Part of the long install times for game purchases through the Xbox Store is the time it takes to download the game files.
This will vary depending on the file size of the game you choose to download.
For instance, one of the largest games to date is Call of Duty: Modern Warfare with a file size of 200 GB. That is hefty file size.
The average internet speed of the US is around 100 Mbps or megabits per second.
It takes eight bits to make a byte.
That means the average US internet user can download around 12.5 megabytes per second.
Since a gigabyte is 1,000 megabytes, CoD’s 200GB file size takes around an average of four and a half hours to download.
If you want to install games with larger file sizes faster, the best thing you can do is secure a faster internet connection.
Check with your service provider to learn about different service speeds and pricing.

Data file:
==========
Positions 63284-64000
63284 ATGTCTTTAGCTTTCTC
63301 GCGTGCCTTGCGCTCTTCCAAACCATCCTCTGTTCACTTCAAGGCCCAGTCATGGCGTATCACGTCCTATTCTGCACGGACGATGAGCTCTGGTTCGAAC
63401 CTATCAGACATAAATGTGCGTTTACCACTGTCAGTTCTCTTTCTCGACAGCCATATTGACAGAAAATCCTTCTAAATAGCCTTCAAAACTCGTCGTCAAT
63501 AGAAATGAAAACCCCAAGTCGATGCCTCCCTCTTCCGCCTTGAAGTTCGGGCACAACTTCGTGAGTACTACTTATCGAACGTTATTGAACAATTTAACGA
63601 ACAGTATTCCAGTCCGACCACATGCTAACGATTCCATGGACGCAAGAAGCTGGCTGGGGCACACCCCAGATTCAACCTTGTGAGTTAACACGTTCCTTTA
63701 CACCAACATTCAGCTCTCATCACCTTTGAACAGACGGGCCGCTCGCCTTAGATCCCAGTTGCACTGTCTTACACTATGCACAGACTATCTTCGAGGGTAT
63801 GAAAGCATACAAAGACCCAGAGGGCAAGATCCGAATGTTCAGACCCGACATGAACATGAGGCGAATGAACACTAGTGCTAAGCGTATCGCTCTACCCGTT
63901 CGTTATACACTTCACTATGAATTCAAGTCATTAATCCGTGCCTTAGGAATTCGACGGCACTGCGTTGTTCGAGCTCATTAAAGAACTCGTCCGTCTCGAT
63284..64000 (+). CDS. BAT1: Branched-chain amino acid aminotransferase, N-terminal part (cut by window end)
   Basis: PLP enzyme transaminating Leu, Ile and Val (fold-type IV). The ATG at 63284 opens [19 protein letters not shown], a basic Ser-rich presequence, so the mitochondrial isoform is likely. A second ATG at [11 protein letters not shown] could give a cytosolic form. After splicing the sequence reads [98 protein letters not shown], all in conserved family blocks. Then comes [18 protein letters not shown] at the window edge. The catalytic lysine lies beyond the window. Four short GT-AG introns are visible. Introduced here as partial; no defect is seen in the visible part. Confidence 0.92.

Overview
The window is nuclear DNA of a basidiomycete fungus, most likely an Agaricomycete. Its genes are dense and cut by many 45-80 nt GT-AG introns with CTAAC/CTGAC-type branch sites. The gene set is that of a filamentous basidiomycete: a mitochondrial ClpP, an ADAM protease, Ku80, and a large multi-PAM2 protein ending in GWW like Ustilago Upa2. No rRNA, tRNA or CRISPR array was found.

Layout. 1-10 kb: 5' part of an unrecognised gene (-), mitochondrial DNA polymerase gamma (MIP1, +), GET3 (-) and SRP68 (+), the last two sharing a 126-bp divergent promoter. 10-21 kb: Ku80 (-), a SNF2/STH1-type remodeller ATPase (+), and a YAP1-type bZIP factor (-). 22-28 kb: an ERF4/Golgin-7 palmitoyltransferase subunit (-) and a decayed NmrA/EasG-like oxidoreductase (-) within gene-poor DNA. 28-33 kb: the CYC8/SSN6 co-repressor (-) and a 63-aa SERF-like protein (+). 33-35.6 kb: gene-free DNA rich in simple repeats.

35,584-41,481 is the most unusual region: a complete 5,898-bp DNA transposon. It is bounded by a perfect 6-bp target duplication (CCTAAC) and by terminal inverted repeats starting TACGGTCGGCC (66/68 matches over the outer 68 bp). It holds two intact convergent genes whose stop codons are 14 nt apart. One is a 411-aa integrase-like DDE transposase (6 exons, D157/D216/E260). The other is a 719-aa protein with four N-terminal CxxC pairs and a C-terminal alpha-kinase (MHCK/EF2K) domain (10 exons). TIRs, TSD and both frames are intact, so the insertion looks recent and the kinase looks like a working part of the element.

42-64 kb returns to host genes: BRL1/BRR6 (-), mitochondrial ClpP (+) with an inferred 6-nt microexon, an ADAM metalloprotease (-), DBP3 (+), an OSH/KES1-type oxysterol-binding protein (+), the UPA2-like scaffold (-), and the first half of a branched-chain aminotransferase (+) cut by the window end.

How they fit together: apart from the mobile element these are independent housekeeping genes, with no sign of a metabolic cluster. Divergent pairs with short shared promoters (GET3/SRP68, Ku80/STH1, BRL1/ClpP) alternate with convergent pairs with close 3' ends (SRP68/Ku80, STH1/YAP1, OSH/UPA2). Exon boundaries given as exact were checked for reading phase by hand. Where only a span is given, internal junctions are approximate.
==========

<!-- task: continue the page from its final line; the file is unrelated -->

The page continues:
Most ISPs offer up to a gigabit service with download speeds of 1 GB/s in areas with the connections available.
Gigabit services can lower the download speed of that 200 GB file from four and a half hours to around five minutes.
It’s more than a noticeable improvement. It’s the difference between playing nearly immediately or playing tomorrow.
Other than upping your internet service, you can also replace the internal hard drive of your Xbox One with a solid-state drive.
Part of the install process requires that your files be written to the console’s internal hard drive.
A standard hard disk drive isn’t terrible, but a solid-state drive can be up to 100 times faster.
A bonus to installing an SSD is that your in-game loading times may also be reduced.